“As a person with a disability myself, I am very familiar with the additional costs associated with living with a disability,” said Evans. “A service dog is intended to solve problems, not add more. Therefore, the Illini Service Dogs works tirelessly to ensure that our service dogs are provided free of charge.”
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Evans had already helped to train twenty service dogs by the time she entered college. Born with spina bifida, she got her first service dog, Coal, when she was eleven. She was so inspired by the ways Coal changed her life that she wanted to help others experience the sense of freedom and security she felt.
Service dogs, however, are very expensive. This led the Evans family to embark on their own training journey, consulting with experts and working with Coal to make sure he was exactly the companion Evans needed. According to Evans, Coal is the reason ISD exists today.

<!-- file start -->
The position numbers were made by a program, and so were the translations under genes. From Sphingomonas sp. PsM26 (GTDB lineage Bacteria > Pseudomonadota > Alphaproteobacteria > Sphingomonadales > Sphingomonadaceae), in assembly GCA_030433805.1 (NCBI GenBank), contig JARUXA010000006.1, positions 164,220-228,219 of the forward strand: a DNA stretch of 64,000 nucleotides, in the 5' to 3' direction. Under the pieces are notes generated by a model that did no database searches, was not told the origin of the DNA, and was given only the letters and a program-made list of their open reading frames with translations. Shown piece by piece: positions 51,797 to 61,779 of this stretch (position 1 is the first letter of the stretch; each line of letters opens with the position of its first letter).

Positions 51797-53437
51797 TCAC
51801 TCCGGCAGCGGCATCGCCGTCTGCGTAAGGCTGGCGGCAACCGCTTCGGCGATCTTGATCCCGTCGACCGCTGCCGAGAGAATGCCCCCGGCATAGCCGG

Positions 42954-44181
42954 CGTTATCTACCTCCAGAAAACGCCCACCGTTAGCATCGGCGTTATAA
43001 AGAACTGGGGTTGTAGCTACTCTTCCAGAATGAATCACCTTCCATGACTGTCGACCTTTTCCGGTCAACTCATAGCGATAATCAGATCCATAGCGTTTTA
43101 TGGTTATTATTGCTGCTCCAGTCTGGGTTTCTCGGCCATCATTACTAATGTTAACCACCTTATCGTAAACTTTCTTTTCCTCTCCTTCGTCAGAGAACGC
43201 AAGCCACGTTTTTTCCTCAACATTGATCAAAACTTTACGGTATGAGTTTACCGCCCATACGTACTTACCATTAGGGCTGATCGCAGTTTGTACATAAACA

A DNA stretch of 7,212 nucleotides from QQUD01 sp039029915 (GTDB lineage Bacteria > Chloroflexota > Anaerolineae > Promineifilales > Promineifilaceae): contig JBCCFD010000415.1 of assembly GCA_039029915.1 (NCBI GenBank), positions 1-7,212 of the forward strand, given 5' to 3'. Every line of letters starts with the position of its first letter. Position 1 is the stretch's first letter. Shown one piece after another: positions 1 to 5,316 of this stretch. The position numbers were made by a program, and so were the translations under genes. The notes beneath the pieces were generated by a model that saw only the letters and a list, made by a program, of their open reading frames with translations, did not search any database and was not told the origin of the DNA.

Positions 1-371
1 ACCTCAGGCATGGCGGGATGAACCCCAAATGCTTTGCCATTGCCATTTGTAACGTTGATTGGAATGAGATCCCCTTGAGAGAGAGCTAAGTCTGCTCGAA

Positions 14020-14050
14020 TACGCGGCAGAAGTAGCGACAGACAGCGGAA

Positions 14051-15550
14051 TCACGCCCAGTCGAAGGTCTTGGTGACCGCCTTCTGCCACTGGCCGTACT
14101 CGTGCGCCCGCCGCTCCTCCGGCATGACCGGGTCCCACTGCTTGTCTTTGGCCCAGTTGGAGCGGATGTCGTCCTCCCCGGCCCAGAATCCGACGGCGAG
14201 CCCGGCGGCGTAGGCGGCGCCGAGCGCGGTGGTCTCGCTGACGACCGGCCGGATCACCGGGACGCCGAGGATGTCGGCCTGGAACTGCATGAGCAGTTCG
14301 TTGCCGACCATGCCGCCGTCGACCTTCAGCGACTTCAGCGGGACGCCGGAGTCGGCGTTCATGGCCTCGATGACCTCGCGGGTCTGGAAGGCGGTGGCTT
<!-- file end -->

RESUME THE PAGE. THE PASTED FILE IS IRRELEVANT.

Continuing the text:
“These dogs know you better than you know yourself. They feel what you feel, and that synergy is hard to replicate,” she said. Evans recounted a time when she was in the emergency room with kidney stones and began to slowly slide off the gurney. She had been given morphine and didn’t quite know she was falling. Without any prompting, Coal opened the hospital room door, looked toward the nurses’ station and got their attention. The nurse thought she was merely bringing the dog back into the room, but quickly understood that Coal had alerted her just in time to prevent Evans from falling to the floor.
Most people with service dogs understand this intense connection. It goes beyond a normal relationship with an animal—or a person for that matter. The dogs are an extension of themselves and the key to their health and well-being, as well as their independence and freedom.
Of course, this means that when a dog passes away, the grief can be just as intense as their connection had been.
“I have had forty-eight surgeries in my life, and I have never been in so much pain as when I’ve lost a dog,” Evans explains. “It is an indescribable feeling.”